Eyes weren’t the only things rolling last night at the Sunshine & Sachs holiday party in New York. Held at the posh Lucky Strike Lanes on Manhattan’s West side, the large crowd enjoyed an open bar, food and of course, bowling. In fact, rumor had it agency namesake Ken Sunshine hit a 7-10 split. We spoke with Sunshine upon entering the party, as he gave a warm welcome and encouraged having “a few drinks.” “Maybe it’ll make me bowl better,” this PRNewser remarked. It didn’t.
While many may be familiar with the agency because of their celebrity work – Barbra Streisand, Leonardo DiCaprio, Michael Moore, are among the well known clientele, in fact a diverse group was on hand last night. Ranging from non-profits Feed America and The Organ Donor Network to Gifts.com and Daily Candy, College Humor’s Ricky Van Veen and Al Sharpton, there was also a diverse group of media. Those you would expect were there – reporters and producers from GMA, US Weekly, Access Hollywood, Associated Press and NY Daily News, but also trade media and bloggers.
The crowd aimed to keep things festive despite much of the doom and gloom that has been enveloping the media and PR industries as of late. That being said we caught up with partner Shawn Sachs to get his take on the market. “We [PR] can give the best bang for the buck,” he said. “In some ways, a lot of people are going to look for ways to focus on PR to pick up some of the slack. With agencies there are opportunities as companies let people go. A lot of organizations have to look to outside consultants.”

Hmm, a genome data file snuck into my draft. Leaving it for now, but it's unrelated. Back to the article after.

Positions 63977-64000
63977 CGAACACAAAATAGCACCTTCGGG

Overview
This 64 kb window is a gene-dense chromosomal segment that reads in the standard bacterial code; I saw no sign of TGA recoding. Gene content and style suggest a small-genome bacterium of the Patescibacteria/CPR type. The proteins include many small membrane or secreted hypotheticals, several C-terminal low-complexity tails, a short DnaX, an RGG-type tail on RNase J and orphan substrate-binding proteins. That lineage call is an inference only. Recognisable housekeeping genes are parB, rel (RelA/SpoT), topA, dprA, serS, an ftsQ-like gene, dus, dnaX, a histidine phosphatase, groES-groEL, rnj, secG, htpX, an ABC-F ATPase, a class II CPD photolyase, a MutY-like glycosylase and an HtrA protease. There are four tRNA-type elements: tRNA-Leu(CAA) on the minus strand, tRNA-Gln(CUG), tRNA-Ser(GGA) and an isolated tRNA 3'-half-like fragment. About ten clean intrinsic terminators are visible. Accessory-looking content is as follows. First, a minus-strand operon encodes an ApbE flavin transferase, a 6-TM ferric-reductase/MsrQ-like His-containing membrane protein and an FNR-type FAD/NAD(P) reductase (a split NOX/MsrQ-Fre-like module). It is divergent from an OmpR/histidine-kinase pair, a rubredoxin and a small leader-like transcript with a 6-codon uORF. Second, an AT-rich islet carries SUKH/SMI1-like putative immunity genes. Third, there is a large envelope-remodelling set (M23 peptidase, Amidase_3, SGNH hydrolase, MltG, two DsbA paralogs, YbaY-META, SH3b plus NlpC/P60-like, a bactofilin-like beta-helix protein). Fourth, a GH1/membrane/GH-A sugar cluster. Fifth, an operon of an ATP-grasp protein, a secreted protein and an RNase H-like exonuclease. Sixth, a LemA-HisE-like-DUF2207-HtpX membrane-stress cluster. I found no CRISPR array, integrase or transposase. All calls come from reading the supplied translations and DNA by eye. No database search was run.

Sachs also acknowledged that pressure on PR to produce has been heightened.
“People are looking at PR to do more, which is a new set of challenges,” he said. “The environment is tough and a lot of people are cutting back across board. The need and demands on PR are as big as they ever were. That is before you even get into the financial crisis side, such as releasing numbers and handling layoffs. Obviously PR is important there.”
Especially among those that will be hit hard are non-profits. “Unfortunately, the irony is that non-profits are now called on to do more. City, state, federal budgets are all being cut. Donations from corporations are being cut. Imagine if you were non-profit getting big checks from financial word. That is gone. The pressure on non-profits is extreme,” Sachs explained.
Staying true to his PR fundamentals, Sachs wouldn’t comment on anything he’s heard in regards to other agencies or the current climate at S&S. However, he does believe PR overall is positioned well in comparison to other marketing disciplines. “Take a marketing, PR, or ad budget, and throw them up against each other. The PR budget is small,” he said. “A couple hundred thousand [could] go to PR. That is small in the advertising world.”
Back to the party, Sachs stated, “The whole idea is that everyone in the office gets to invite who they want. So they invite clients, media contacts. It’s a good opportunity to bring media they work with every day, clients that they work with every day into a fun place. Everyone is working extremely hard these days and everyone can use a night to go and have a drink.” This PRNewser certainly won’t argue with that point.